The criminally underappreciated Welcome Interstate Managers by Fountains of Wayne should get a boost. L.L. Bean tapped “Valley Winter Song,” one of my favorite tracks off the album, for a commercial. The commercial isn’t anything that exciting, but the fact that Fountains of Wayne is getting some love (that doesn’t include Rachel Hunter or “Stacy’s Mom”) is exciting to me.
Here’s the L.L. Bean commercial.
Here’s a couple other commercials with indie bands in them.
Kira Willey was introduced to me via this Dell Commercial.
Of Montreal parodies themselves for Outback steakhouse.
An emotionally impactful GM commercial with Brandi Carlisle in it.
This trend is good; I hope it continues with many more undiscovered (and discovered) bands.
I seek out the stark beauty of songs that are composed of acoustic guitar and voice. Aaron Robinson has several songs on his Myspace that fit that bill. There’s a purity to the expression that draws me to the songs; they are the barest elements, the first-fruits of the songwriting. There’s nowhere to hide in an acoustic song; if you can’t hack it, we’ll know really quickly.
That’s why a perfectly constructed and performed acoustic song is so much more interesting to me than a full-band performance; if a punk band gets sloppy, it goes by fast enough that it’s hardly noticeable, and someone will probably cover the mistake with their noise. In “A Dying Art,” there’s nowhere to hide. It’s a man and his baritone ukelele (!), both double-tracked. The delicate, intricate performances are real; not studio. It feels honest and passionate, even in its calm mood. “You Will Be Called Home” is beautiful in much the same way; although the piano in the song makes it feel a little less like what I’m relating and more like a full song. It’s still beautiful; let it not be said otherwise. But “A Dying Art” makes a much stronger impression on me because it is simple and powerful.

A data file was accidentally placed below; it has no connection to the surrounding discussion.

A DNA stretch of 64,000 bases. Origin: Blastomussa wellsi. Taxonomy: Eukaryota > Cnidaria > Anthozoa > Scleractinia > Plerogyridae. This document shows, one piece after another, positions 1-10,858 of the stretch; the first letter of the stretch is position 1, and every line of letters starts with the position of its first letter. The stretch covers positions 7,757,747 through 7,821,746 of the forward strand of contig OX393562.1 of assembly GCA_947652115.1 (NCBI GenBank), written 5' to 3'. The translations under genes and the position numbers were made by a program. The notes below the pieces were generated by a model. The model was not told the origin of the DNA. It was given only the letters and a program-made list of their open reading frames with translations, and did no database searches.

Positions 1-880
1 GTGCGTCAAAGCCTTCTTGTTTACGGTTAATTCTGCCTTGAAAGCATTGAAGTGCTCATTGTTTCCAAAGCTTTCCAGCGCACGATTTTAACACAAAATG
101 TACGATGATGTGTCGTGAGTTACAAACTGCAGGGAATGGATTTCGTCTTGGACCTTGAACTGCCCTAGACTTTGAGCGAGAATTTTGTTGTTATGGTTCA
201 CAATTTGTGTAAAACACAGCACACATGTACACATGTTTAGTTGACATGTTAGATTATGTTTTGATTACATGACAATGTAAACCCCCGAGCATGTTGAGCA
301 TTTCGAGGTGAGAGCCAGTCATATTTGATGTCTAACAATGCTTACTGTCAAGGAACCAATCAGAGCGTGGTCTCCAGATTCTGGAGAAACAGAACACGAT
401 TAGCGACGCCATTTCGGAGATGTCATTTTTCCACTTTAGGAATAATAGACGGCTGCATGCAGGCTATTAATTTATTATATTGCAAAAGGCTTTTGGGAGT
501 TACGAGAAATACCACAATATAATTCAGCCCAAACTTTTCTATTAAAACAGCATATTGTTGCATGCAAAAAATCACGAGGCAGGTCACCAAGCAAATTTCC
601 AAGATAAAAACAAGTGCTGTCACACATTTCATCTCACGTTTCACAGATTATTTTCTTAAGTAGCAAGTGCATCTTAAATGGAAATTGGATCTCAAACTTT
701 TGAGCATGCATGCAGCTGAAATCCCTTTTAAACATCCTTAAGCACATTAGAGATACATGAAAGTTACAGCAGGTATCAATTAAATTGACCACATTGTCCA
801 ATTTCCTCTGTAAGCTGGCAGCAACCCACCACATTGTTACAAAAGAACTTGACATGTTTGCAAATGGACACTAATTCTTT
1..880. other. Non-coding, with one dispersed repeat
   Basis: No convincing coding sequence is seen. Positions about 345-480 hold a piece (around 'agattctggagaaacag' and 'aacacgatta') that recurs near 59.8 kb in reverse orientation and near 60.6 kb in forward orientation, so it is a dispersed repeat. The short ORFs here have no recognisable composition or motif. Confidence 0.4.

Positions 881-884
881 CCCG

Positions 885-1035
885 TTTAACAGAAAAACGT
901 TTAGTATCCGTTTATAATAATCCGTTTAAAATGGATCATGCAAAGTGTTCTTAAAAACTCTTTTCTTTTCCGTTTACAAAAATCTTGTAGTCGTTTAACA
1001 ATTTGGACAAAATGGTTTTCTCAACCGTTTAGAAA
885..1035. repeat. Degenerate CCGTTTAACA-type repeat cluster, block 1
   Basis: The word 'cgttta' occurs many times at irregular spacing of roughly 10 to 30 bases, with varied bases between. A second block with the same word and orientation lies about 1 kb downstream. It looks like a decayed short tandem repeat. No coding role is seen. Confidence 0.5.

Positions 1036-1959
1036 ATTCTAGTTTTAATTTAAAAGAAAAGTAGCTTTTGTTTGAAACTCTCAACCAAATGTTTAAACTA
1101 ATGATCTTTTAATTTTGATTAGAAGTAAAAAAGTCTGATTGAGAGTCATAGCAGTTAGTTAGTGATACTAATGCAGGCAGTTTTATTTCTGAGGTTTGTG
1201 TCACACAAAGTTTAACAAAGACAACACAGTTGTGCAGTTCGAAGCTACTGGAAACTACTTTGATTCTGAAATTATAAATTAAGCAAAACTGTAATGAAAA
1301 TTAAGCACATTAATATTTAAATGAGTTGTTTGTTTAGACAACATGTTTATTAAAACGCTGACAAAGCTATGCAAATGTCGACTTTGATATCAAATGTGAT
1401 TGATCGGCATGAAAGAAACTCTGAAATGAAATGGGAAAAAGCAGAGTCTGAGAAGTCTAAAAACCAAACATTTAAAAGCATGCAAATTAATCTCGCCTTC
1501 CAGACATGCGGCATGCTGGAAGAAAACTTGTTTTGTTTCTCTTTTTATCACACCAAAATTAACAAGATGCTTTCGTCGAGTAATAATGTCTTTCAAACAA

But even more engaging than the demos is a live version of “Price is Right,” which maintains much of the morose, beautiful feel of acoustic-only pieces, but incorporates some percussion and graceful, twinkling keys. Robinson pleads with the listener through sweeping, elegant vocal lines; the jagged strum pattern is tempered against the smooth croon of “The price is right for me.” The song never lets go of its sweeping, tragic feel; if the audience didn’t clap at the end, this would be the perfect end to a mixtape or a depressing movie.
A Dying Art
Price is Right
Listen to tracks from his fantastically-titled debut We are Racing Ghosts at his myspace page.
Okay, I’m behind. I know this. This guy has already been on TRL. He doesn’t qualify as indie. I’m writing up NeverShoutNever! because he sounds exactly like the late great the Format. It’s eerie how close Christofer Ingle (Never Shout Never!) gets to sounding like Nate Ruess of The Format when he goes for high notes. Add in the fact that it’s bright, jangly acoustic-based indie-pop, and it gets even closer. Add in some really morose lyrics on the happy music, and you’ve got an incredibly fun and interesting sound; one which both the Format and NeverShoutNever! have. Since the Format unceremoniously disbanded, I guess NeverShoutNever! will do in my mind as an acceptable substitute.
To hear NeverShoutNever! sound like the Format, listen to “Your Biggest Fan” on their myspace page. It’s eerie. Cool, but eerie.